Remote Call Framework 3.4

Remote calls in RCF are based on the concept of interfaces. RCF interfaces are specified using the RCF_BEGIN(), RCF_METHOD_<xx>() and RCF_END() macros. An interface specifies a number of remote methods, along with parameters and return values for those methods.

Here is an example of a simple RCF interface:

RCF_METHOD_R2(int, Add, int, int)
RCF_METHOD_V3(void, Multiply, int, int, int&)

Due to limitations of the C++ preprocessor, the name of the RCF_METHOD_<xx>() macro depends on the number of parameters to the method, and whether or not the method has a return type. The naming convention is as follows:

RCF_METHOD_{V|R}{<n>}() - Defines a RCF method return void (V) or non-void (R), and taking n parameters, where n ranges from 0 to 15.

So for example RCF_METHOD_V0() defines a method with a void return type and no parameters, while RCF_METHOD_R5() defines a method with a non-void return type, and taking 5 parameters.

Note that parameter names may not appear within the interface definition. You can add them as comments instead:

int, // Returns sum of two numbers.
int, // First number.
int) // Second number.
int, // First number.
int, // Second number.
int&) // Returns product of two numbers.

The return and parameter types of a method can be arbitrary C++ data types. However, for any type used, a seriaization function must be available (see Serialization). RCF provides built-in serialization functions for most standard library data types, but for application specific data types you will need to write your own serialization functions.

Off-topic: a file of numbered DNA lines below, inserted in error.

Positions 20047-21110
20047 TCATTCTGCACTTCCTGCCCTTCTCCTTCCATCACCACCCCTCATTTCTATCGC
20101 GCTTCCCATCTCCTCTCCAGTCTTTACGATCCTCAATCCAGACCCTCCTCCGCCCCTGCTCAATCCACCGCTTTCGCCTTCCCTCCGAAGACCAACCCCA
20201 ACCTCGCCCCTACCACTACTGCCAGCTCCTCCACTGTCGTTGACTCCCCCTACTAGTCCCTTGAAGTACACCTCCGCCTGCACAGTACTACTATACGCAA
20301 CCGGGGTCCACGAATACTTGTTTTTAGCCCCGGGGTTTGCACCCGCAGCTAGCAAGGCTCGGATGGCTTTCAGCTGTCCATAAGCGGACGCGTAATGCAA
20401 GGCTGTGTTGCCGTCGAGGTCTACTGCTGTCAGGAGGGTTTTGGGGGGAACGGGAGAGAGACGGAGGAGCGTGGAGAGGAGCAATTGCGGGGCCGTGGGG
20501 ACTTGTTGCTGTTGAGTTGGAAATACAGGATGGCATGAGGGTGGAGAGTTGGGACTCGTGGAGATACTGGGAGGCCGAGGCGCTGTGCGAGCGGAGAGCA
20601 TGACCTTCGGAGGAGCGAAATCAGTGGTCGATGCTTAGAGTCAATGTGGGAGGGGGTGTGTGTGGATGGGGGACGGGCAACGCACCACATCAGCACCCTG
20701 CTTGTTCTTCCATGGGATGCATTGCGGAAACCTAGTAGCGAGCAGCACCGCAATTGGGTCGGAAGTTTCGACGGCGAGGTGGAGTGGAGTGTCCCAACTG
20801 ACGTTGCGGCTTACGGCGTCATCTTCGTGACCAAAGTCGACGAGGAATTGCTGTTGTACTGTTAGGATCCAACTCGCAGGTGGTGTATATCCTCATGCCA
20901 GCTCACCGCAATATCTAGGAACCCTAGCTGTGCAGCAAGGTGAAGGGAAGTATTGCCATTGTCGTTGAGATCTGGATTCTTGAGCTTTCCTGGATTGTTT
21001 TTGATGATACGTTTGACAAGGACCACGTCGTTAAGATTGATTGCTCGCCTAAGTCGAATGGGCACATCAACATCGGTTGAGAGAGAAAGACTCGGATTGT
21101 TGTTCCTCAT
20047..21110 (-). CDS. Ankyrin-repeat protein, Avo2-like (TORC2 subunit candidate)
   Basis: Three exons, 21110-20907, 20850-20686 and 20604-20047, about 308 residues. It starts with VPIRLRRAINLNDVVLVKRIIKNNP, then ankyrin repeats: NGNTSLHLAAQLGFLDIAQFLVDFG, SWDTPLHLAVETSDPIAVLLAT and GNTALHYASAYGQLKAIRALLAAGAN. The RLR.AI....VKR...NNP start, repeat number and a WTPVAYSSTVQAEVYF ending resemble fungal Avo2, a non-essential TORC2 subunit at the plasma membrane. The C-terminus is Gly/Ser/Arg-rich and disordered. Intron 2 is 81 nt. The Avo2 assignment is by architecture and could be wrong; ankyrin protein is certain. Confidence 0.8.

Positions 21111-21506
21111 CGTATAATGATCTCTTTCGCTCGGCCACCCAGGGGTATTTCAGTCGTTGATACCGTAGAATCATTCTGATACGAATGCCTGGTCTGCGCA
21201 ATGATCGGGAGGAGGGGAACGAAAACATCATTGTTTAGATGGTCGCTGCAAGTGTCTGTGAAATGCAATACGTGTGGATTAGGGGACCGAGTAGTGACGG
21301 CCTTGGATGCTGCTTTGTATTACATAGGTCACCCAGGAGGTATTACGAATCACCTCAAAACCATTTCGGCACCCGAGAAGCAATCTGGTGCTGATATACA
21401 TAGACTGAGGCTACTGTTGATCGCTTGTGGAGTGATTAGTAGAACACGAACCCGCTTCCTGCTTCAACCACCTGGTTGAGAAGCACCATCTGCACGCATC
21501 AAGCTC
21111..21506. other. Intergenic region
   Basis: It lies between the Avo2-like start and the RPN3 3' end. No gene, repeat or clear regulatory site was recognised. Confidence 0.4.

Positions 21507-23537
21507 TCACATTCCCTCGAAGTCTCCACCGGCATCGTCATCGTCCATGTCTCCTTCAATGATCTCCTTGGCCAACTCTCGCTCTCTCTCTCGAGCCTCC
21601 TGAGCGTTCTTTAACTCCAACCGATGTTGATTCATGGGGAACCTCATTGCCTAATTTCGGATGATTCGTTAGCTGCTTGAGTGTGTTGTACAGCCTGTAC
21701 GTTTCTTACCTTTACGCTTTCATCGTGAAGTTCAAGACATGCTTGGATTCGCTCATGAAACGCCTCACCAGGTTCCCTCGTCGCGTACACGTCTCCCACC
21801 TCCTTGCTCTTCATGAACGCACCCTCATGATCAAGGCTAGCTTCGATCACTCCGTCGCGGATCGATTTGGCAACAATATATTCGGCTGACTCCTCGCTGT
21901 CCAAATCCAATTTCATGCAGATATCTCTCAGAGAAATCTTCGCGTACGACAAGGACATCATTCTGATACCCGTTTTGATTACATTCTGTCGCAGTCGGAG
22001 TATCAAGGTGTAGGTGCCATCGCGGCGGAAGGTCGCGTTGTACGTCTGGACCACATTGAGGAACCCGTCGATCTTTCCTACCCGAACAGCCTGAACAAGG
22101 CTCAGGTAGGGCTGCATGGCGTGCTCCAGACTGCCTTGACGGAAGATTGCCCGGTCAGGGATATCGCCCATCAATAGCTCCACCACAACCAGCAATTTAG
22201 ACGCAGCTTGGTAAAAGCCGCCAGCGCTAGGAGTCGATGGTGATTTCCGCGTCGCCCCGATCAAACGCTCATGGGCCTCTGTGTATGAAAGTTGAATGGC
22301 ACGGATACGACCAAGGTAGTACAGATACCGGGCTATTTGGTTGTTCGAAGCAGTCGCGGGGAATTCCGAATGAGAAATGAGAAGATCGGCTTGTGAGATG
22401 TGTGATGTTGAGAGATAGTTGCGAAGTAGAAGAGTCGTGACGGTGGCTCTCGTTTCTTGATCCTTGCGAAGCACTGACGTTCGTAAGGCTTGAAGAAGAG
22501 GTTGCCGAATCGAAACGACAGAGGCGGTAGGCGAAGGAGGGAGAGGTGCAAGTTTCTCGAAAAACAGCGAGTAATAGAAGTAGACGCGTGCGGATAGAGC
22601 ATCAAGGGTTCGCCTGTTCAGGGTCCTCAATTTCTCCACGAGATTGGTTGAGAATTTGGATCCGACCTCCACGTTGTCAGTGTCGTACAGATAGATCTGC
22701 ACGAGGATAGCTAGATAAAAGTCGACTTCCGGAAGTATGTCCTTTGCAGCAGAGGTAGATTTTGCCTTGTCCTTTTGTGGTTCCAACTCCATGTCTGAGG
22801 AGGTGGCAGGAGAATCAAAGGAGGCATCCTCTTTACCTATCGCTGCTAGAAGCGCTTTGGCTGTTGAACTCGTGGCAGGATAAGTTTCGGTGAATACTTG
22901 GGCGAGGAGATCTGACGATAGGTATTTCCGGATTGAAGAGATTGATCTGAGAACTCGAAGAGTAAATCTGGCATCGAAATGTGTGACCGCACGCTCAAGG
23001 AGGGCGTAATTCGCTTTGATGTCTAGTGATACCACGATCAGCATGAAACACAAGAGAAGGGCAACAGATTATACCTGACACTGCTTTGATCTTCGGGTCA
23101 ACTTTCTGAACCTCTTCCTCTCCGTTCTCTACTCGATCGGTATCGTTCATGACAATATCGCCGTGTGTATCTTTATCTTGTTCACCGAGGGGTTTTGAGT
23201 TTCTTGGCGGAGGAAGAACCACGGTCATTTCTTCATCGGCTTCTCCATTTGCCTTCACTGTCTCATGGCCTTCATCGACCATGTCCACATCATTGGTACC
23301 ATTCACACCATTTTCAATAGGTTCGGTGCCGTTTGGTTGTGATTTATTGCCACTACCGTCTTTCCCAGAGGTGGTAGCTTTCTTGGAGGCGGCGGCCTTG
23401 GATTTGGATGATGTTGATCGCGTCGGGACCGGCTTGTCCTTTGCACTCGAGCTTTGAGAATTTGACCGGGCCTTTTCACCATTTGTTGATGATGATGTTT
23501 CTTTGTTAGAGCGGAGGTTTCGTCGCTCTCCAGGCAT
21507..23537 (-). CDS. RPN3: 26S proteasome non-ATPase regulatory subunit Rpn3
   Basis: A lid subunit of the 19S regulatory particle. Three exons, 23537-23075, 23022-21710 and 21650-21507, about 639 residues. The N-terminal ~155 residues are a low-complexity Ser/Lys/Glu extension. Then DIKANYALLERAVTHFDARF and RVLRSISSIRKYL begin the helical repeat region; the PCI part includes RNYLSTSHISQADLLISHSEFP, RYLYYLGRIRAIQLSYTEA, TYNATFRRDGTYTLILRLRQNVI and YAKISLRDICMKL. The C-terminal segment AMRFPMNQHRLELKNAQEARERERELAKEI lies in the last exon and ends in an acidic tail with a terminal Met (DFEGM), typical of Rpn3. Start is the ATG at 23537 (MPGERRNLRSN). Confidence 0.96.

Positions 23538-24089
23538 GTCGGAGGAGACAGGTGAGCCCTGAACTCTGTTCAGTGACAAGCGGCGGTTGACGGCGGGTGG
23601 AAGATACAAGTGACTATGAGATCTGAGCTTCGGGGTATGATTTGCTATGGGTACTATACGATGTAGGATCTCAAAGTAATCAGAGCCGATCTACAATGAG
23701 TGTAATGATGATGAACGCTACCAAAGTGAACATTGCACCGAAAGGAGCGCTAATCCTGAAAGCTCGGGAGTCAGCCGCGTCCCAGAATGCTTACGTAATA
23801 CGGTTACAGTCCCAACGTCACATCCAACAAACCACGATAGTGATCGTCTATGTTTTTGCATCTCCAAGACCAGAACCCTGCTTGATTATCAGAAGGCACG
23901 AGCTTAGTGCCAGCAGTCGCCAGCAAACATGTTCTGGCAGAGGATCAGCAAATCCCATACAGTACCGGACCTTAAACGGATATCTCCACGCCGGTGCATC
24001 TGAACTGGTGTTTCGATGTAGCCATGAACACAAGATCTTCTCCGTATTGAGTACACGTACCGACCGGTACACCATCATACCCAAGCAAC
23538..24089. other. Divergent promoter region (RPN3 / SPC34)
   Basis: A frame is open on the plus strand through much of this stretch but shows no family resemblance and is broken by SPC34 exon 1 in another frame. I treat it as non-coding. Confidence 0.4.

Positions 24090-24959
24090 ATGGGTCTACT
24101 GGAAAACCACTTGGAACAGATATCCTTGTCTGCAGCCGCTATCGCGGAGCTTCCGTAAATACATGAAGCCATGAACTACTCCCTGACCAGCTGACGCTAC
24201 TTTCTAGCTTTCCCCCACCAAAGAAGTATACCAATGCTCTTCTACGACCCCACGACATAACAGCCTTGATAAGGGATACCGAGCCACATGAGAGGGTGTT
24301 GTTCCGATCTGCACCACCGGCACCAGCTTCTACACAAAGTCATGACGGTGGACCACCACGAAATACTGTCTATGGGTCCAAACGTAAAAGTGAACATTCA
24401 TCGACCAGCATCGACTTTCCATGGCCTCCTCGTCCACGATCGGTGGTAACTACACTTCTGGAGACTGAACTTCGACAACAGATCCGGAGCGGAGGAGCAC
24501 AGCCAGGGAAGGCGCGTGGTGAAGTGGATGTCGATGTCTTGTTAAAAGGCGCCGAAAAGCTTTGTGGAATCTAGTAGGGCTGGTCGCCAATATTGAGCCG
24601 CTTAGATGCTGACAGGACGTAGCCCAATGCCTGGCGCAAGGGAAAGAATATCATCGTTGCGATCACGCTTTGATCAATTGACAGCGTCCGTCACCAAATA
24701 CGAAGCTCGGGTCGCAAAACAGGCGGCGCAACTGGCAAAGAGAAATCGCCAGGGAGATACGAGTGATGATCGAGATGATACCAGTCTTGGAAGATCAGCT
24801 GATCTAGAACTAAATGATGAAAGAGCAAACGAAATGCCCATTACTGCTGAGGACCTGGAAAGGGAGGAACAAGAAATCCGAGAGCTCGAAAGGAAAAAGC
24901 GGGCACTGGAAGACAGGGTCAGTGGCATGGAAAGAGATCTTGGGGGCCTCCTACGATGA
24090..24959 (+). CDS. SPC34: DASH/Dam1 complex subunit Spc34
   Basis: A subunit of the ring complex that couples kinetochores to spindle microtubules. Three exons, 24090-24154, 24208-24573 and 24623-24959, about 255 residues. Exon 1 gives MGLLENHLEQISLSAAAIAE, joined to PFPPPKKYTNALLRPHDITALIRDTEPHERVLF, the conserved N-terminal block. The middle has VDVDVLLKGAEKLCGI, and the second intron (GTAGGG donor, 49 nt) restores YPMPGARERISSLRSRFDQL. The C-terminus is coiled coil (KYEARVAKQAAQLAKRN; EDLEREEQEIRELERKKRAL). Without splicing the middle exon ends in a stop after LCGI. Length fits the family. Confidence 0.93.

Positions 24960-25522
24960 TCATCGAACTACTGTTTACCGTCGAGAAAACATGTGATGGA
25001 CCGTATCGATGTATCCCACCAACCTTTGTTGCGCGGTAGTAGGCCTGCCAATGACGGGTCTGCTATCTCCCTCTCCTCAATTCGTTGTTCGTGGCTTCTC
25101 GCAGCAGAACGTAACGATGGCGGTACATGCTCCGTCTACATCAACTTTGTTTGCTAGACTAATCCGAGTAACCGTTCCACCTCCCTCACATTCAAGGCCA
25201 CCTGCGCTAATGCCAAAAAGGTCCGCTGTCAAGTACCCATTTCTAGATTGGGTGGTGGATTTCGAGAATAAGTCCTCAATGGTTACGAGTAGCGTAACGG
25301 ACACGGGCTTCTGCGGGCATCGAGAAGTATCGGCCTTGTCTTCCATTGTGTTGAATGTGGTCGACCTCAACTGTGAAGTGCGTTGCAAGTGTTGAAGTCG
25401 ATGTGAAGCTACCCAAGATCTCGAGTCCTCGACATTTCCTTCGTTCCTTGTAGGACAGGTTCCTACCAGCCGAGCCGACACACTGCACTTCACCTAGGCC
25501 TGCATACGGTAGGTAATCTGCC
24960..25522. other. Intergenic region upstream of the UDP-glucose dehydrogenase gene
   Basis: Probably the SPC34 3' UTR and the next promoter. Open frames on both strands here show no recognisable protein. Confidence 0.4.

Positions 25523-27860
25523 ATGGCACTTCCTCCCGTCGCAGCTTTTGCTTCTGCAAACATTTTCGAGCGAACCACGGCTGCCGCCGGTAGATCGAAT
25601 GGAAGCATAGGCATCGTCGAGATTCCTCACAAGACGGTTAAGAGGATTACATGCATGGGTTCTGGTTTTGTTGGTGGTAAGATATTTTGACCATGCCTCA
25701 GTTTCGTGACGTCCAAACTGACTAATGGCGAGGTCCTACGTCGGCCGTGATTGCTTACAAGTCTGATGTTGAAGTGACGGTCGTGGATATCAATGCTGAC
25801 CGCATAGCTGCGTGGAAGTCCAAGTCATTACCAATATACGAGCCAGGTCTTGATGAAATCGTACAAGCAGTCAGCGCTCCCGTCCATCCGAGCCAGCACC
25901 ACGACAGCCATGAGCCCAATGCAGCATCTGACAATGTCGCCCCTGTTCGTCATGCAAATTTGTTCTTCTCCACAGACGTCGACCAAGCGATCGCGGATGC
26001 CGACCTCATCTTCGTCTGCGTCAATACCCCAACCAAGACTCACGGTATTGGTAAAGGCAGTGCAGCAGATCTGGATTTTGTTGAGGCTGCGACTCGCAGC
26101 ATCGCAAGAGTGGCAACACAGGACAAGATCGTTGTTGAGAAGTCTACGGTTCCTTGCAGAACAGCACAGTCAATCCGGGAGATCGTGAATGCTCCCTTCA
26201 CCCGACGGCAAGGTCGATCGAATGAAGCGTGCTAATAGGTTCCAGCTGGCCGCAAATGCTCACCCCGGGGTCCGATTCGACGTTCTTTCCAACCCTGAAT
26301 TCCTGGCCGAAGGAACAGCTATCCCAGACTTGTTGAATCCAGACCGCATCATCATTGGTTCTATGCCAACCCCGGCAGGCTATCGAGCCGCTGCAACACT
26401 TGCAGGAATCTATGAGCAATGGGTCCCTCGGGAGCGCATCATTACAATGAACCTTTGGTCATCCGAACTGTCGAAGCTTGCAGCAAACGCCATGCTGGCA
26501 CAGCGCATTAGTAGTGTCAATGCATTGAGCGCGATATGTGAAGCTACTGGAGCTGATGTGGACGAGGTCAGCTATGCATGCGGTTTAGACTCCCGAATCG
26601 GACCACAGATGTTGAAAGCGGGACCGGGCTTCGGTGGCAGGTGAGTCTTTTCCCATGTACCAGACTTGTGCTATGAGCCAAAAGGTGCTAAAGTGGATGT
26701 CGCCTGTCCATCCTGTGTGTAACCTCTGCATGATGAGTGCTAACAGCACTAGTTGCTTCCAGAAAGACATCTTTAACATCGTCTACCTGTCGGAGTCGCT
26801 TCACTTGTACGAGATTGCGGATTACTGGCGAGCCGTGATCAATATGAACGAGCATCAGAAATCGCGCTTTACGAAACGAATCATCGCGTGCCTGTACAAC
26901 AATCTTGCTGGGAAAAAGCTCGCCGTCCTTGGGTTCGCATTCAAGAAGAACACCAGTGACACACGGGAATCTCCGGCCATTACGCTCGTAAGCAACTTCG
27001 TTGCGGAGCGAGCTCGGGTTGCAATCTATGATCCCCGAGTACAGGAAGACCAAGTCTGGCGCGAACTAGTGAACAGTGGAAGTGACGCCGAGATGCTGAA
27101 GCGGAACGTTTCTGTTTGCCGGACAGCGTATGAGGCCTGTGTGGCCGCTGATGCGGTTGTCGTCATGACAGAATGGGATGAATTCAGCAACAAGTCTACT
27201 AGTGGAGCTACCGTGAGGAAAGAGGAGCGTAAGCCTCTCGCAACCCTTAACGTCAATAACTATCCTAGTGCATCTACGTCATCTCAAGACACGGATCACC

The parameters of a RCF method can be values, const references, or non-const references. To return data from a remote call, you can either use return types, or non-const references. The example above demonstrates using a return type for Add(), and a non-const reference parameter for Multiply().

It's possible to use pointers as parameters for a remote call. However, to avoid manual memory management, you are strongly advised to use C++ smart pointer classes instead, such as std::unique_ptr<> and std::shared_ptr<>.

The methods in a RCF interface are identified by the order in which they appear. Each method has a method ID number, starting with zero for the first method, and incrementing by 1 for each subsequent method. As the method ID number identifies methods, it's important from a versioning perspective (see Versioning) not to rearrange the order of methods within a RCF interface, or to insert methods between existing methods, if you have already deployed clients and servers using the interface.

There is a limit to the number of methods that can appear in a single RCF interface. This limit is set to 100 by default, and can be adjusted by defining RCF_MAX_METHOD_COUNT in your build (see Building RCF).